Important Russian-American Company officials had better food than the common workers. Explorers visiting the company manager at Kodiak in 1805 had soup, beef, fruits, pastry, porridge, sweetmeats, and other European dishes fixed for them by the manager's wife, Mrs. Banner.

The Russian-American Company's difficulty in supplying adequate food to its workers in Alaska was very important. Constant pressure to get more furs and a shortage of workers left little time to grow needed food in Alaska. Importing food from other places increased costs. Increased costs created additional pressure to get more furs.

Russians adapt Native housing

The first Russians to spend much time in Alaska were the fur hunters who swarmed over the Aleutian Islands. They either lived on their ships or adopted Native housing styles. The first permanent Russian settlement in Alaska, Three Saints Bay, sheltered its inhabitants in huts. The Russians there also built a storehouse and two bathhouses. In the fort at Kodiak, which the Russians called Saint Paul, individual log cabins for officials, barracks for workers, and storehouses were built. There the Russians used pieces of seal gut and also bits of mica and talc to cover the windows in their dwellings and other buildings. Brick ovens were used to heat the buildings. Water was obtained from nearby streams or community wells.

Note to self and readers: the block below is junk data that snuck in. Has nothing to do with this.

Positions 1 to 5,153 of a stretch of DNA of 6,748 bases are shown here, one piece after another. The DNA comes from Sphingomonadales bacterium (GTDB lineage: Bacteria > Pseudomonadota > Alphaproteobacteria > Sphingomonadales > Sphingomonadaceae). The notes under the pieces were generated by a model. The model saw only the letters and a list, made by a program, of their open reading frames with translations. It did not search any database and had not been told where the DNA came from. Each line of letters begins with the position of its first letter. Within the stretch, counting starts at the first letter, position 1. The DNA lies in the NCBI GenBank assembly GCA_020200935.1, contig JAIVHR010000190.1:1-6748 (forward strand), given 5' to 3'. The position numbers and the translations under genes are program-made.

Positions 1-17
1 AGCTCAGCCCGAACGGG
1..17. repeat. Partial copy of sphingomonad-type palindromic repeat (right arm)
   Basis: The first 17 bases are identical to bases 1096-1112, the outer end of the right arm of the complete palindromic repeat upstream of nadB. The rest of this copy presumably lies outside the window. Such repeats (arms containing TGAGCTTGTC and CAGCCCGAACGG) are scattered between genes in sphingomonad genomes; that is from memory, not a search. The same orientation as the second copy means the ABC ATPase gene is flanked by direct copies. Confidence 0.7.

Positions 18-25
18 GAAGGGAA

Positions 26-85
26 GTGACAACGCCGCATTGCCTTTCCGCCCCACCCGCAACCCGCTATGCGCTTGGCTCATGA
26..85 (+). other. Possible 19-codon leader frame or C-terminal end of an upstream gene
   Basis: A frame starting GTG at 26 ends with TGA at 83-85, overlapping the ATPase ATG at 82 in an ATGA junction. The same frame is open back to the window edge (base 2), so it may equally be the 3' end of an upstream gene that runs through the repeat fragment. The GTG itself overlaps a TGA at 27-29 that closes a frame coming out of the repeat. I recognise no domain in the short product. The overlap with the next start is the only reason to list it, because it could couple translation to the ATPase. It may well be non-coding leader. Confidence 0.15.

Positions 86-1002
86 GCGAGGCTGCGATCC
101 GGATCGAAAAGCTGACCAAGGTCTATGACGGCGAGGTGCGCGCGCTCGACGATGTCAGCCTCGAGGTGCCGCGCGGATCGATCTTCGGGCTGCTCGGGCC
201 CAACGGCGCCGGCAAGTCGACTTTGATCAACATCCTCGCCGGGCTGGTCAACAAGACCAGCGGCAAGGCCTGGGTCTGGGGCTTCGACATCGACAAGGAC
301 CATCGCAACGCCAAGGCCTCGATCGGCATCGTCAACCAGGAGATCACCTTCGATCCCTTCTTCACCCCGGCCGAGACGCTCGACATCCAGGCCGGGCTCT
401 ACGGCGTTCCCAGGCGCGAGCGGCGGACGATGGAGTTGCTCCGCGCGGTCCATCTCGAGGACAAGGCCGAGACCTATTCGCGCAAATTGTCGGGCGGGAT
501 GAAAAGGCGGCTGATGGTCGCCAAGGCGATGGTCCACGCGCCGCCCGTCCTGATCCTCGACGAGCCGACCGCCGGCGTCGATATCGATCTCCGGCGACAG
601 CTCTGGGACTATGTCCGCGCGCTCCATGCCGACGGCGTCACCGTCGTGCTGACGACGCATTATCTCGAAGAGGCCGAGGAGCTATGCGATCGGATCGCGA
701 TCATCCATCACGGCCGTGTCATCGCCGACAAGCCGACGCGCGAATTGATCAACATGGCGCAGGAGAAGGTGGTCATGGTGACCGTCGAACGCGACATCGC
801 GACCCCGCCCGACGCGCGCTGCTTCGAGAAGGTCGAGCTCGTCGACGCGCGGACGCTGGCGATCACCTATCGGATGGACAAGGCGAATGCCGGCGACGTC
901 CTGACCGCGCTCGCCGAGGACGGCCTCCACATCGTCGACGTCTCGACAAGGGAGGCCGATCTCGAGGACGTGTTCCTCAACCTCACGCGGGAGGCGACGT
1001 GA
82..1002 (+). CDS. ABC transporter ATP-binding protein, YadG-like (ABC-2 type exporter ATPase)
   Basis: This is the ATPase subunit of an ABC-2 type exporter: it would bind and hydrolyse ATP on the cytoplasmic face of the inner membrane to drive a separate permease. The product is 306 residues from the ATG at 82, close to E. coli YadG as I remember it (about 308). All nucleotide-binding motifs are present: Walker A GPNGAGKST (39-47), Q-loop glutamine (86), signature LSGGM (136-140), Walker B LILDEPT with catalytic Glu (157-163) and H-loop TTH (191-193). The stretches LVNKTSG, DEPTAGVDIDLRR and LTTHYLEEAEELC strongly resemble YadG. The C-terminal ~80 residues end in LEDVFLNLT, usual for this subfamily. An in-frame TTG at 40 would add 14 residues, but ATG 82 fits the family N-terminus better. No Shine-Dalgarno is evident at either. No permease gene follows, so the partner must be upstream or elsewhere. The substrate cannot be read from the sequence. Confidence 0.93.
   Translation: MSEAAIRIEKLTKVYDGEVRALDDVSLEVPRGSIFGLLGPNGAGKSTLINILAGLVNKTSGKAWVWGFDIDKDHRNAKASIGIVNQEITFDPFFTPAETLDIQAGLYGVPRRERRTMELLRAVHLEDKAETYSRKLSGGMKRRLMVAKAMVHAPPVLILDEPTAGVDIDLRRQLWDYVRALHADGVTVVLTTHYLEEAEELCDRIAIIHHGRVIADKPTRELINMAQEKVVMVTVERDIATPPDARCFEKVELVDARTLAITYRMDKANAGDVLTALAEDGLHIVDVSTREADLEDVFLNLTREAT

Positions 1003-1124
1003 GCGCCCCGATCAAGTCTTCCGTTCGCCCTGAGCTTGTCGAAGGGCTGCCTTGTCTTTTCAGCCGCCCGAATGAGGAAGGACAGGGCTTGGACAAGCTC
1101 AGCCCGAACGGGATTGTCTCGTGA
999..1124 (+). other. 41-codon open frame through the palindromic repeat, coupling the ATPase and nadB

Sitka, 1889. The large building to the left was the dwelling of the chief managers of the Russian-American Company from 1837, when it was built, until 1867. After the American occupation it became known as Baranov's Castle, although Baranov himself neve
Collection Name: Alaska Historical Library, Sincic Collection.
Identifier: PCA 12-184
At Saint Paul there was also a Russian Orthodox church. Built in 1796, it was the first Christian church erected in Alaska. Other buildings at Saint Paul included a combined house and office for the Russian-American Company's chief manager in Alaska, another combined house and office for the company's manager of the Kodiak station, separate houses for the company clerk and for important visitors, four houses with apartments for company employees, a barracks for Aleuts working for the company, a public bathhouse, and a cattle shed. The Russians had a small cemetery located on the banks of a small stream nearby. By 1806 Saint Paul consisted of a walled fort at the east end of the settlement and over 50 houses. The houses were generally log, caulked with moss, and had roofs thatched with grass. Most houses were divided into three apartments.

Unalaska, in the 1820s, consisted of a church with separate bell tower, five wooden houses and three wooden storage buildings. The houses were roofed with sod. There were also a school and a hospital. Aleuts and Creoles lived in 27 barabaras.

Sitka, in the later years of the Russian presence in Alaska, featured yellow-painted squared-log houses roofed with red-painted sheet iron. An Englishman who visited Sitka just after the Russians left said the Russian-American Company's buildings were antiquated, foreign, and "fossilized in appearance." There is no indication that housing ideas brought to Alaska by the Russians changed traditional Native housing styles.